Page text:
W&M students look for wisdom from Chancellor Bob Gates

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College of William & Mary Chancellor Robert Gates and President Taylor Reveley III share a laugh about President Donald Trump and Russian President Vladimir Putin. (Steve Roberts, Jr./WYDaily)
College of William & Mary Chancellor Robert Gates and President Taylor Reveley III share a laugh about President Donald Trump and Russian President Vladimir Putin. (Steve Roberts, Jr./WYDaily)

 

When College of William & Mary President Taylor Reveley III asked Chancellor Robert Gates what happened in last November’s election, the crowd grew silent in the packed Phi Beta Kappa Memorial Hall on Thursday night.

Gates, the former U.S. secretary of defense, was on hand for a discussion, moderated by Reveley, about the November election, President Donald J. Trump, and the state of the world. Hundreds of students, faculty, and area residents were in attendance.


Students, faculty, and area residents packed into the Phi Beta Kappa Memorial Hall to hear Chancellor Bob Gates speak. (Steve Roberts, Jr./WYDaily)

The audience waited for his answer.

“I have a sense that there are a lot of Americans in November that said, how did we end up with this choice?” Gates said. “And, my answer is that none of you showed up in February. One of the reasons our politics have become so polarized is because moderates only show up in November. The truth is that none of us show up in February or March.”

Gates was referring to generally low turnout during primary elections. He suggested that an open primary system, similar to those used in Washington state and California, could reduce political tensions because it could force party politics to be more centrist.

“It took us a long time to get into this fix,” Gates said about political divisions throughout the United States. “It’ll take us a long time to get out of it.”

Reveley also asked Gates about the relationship between President Trump and Russian President Vladimir Putin. Gates said Russians still haven’t forgotten the humiliation of the downfall of the Soviet Union, adding that he had no idea what was driving President Trump’s push for better relations with Russia.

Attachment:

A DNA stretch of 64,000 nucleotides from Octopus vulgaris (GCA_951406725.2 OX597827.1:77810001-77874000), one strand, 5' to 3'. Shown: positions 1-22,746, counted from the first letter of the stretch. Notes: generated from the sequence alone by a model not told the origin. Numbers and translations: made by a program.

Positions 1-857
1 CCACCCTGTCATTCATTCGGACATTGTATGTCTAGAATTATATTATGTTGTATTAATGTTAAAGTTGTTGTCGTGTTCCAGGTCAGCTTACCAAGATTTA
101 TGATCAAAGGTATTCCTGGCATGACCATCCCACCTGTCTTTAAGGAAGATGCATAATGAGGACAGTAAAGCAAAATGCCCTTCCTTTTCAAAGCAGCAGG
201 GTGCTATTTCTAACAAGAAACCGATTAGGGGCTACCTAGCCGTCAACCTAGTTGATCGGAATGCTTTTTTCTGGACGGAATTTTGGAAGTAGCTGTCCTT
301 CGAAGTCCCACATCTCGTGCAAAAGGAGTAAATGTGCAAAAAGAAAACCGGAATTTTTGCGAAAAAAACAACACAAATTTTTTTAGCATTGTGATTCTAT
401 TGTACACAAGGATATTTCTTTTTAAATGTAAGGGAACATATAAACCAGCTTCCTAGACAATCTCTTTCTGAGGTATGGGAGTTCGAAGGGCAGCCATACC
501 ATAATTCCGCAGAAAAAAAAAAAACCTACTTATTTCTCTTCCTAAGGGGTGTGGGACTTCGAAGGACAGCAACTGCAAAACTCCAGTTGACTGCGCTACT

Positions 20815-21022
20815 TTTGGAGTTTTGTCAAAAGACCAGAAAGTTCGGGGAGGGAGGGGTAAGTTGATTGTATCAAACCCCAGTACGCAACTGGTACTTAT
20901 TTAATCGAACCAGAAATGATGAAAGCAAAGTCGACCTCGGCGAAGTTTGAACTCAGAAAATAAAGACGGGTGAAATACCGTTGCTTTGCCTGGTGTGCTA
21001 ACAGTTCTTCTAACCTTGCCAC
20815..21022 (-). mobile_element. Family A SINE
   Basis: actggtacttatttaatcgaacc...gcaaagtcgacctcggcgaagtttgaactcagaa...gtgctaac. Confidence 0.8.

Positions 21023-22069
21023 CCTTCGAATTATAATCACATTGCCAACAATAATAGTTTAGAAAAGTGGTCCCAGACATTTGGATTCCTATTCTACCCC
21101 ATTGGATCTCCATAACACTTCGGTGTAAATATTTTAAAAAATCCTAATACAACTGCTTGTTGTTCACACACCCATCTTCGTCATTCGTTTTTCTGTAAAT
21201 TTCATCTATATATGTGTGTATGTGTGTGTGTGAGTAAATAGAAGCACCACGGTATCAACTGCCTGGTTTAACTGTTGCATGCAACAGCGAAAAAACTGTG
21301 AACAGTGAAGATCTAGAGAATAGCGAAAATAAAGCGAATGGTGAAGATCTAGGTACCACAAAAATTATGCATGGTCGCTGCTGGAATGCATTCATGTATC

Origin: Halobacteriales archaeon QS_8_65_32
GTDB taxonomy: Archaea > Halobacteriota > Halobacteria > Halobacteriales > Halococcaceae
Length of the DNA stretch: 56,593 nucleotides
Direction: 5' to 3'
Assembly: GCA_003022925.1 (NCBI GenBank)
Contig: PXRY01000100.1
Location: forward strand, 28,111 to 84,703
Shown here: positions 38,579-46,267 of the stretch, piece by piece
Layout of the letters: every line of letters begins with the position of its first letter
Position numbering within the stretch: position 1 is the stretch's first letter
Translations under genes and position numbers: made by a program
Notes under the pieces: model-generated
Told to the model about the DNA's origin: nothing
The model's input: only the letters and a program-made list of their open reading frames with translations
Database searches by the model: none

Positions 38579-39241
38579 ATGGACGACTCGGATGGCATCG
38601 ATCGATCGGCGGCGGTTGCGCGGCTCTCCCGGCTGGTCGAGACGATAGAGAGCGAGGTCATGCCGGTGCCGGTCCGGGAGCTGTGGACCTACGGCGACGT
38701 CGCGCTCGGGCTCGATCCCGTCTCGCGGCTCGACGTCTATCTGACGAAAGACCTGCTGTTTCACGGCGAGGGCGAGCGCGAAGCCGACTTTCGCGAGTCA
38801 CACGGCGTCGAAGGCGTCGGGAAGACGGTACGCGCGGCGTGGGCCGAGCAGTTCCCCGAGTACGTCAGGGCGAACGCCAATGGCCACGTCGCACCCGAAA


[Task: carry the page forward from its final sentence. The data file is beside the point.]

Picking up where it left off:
“I absolutely do not understand his, I don’t know the right word, I don’t think it’s admiration for Putin,” Gates said to laughter in the audience. “I don’t know what it is. Maybe behind all of this there’s a strategic mind at work. I’m really hoping there’s a strategic mind behind all of this and it’s not all random.”

Chancellor Robert Gates leans forward in his seat before answering President Reveley's questions on American foreign policy and Russia. (Steve Roberts, Jr./WYDaily)
Chancellor Robert Gates leans forward in his seat before answering President Reveley’s questions on American foreign policy and Russia. (Steve Roberts, Jr./WYDaily)

Two William & Mary students who attended said they were looking for insights and guidance about the future of the country.

One hoped Gates would have something encouraging to say to young people in the audience.

“In this time I know there’s a lot of fear and confusion and a feeling of being lost in terms of our futures,” said Marissa Kleinman.

Another wanted to hear what Gates, a Washington insider, had to say about the election.

“He [Gates] is the Chancellor here, so we wanted to come and check out what he has to say about the current political climate because obviously it’s a very tumultuous time,” Ryan Derisio said. “I think it might be really interesting to have a perspective from somebody who has been labeled a Washington insider, having his type of perspective would really aid to the conversation to me and my peers.”